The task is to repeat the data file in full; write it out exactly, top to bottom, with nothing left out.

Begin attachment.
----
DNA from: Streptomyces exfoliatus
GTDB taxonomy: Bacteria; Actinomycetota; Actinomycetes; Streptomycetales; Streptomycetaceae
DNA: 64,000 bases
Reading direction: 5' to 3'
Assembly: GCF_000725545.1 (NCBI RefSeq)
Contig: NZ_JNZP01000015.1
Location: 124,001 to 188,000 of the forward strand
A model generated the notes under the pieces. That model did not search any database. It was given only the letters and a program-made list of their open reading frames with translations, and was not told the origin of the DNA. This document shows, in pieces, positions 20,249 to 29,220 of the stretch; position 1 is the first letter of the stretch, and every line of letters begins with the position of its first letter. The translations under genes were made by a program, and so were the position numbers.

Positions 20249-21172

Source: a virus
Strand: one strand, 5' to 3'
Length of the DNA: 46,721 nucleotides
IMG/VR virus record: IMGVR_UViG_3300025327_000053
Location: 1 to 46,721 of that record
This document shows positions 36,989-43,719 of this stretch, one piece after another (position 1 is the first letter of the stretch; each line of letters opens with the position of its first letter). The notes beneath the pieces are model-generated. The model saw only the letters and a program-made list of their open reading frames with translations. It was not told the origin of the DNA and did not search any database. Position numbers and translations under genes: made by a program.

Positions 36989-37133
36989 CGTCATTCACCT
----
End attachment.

DNA from: Streptomyces exfoliatus
GTDB taxonomy: Bacteria; Actinomycetota; Actinomycetes; Streptomycetales; Streptomycetaceae
DNA: 64,000 bases
Reading direction: 5' to 3'
Assembly: GCF_000725545.1 (NCBI RefSeq)
Contig: NZ_JNZP01000015.1
Location: 124,001 to 188,000 of the forward strand
A model generated the notes under the pieces. That model did not search any database. It was given only the letters and a program-made list of their open reading frames with translations, and was not told the origin of the DNA. This document shows, in pieces, positions 20,249 to 29,220 of the stretch; position 1 is the first letter of the stretch, and every line of letters begins with the position of its first letter. The translations under genes were made by a program, and so were the position numbers.

Positions 20249-21172

Source: a virus
Strand: one strand, 5' to 3'
Length of the DNA: 46,721 nucleotides
IMG/VR virus record: IMGVR_UViG_3300025327_000053
Location: 1 to 46,721 of that record
This document shows positions 36,989-43,719 of this stretch, one piece after another (position 1 is the first letter of the stretch; each line of letters opens with the position of its first letter). The notes beneath the pieces are model-generated. The model saw only the letters and a program-made list of their open reading frames with translations. It was not told the origin of the DNA and did not search any database. Position numbers and translations under genes: made by a program.

Positions 36989-37133
36989 CGTCATTCACCT